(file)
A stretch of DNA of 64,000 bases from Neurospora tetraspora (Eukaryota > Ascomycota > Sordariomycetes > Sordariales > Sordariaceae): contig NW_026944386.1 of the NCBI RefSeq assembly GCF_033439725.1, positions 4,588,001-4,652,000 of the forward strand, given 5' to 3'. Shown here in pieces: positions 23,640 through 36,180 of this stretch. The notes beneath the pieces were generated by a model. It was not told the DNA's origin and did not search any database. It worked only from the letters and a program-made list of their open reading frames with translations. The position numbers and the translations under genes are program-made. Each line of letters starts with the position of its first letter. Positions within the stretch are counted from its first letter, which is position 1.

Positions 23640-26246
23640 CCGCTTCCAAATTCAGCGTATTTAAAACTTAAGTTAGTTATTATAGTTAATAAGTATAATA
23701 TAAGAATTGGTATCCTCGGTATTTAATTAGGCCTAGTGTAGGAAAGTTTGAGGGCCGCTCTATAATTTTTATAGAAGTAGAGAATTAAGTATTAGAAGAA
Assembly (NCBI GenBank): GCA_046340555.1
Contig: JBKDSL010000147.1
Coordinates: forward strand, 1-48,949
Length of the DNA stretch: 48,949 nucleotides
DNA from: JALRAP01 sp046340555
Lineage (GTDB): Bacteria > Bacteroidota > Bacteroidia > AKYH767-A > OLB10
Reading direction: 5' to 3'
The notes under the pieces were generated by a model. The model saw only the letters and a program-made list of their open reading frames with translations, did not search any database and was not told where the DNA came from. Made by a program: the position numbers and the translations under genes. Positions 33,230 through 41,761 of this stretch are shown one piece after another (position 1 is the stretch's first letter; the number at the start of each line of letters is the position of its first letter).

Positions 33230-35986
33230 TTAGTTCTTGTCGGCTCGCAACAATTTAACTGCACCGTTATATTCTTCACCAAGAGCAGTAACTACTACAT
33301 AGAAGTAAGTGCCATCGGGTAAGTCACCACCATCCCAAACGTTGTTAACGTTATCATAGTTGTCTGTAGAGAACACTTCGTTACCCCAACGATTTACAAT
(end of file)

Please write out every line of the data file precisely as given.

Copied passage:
A stretch of DNA of 64,000 bases from Neurospora tetraspora (Eukaryota > Ascomycota > Sordariomycetes > Sordariales > Sordariaceae): contig NW_026944386.1 of the NCBI RefSeq assembly GCF_033439725.1, positions 4,588,001-4,652,000 of the forward strand, given 5' to 3'. Shown here in pieces: positions 23,640 through 36,180 of this stretch. The notes beneath the pieces were generated by a model. It was not told the DNA's origin and did not search any database. It worked only from the letters and a program-made list of their open reading frames with translations. The position numbers and the translations under genes are program-made. Each line of letters starts with the position of its first letter. Positions within the stretch are counted from its first letter, which is position 1.

Positions 23640-26246
23640 CCGCTTCCAAATTCAGCGTATTTAAAACTTAAGTTAGTTATTATAGTTAATAAGTATAATA
23701 TAAGAATTGGTATCCTCGGTATTTAATTAGGCCTAGTGTAGGAAAGTTTGAGGGCCGCTCTATAATTTTTATAGAAGTAGAGAATTAAGTATTAGAAGAA
Assembly (NCBI GenBank): GCA_046340555.1
Contig: JBKDSL010000147.1
Coordinates: forward strand, 1-48,949
Length of the DNA stretch: 48,949 nucleotides
DNA from: JALRAP01 sp046340555
Lineage (GTDB): Bacteria > Bacteroidota > Bacteroidia > AKYH767-A > OLB10
Reading direction: 5' to 3'
The notes under the pieces were generated by a model. The model saw only the letters and a program-made list of their open reading frames with translations, did not search any database and was not told where the DNA came from. Made by a program: the position numbers and the translations under genes. Positions 33,230 through 41,761 of this stretch are shown one piece after another (position 1 is the stretch's first letter; the number at the start of each line of letters is the position of its first letter).

Positions 33230-35986
33230 TTAGTTCTTGTCGGCTCGCAACAATTTAACTGCACCGTTATATTCTTCACCAAGAGCAGTAACTACTACAT
33301 AGAAGTAAGTGCCATCGGGTAAGTCACCACCATCCCAAACGTTGTTAACGTTATCATAGTTGTCTGTAGAGAACACTTCGTTACCCCAACGATTTACAAT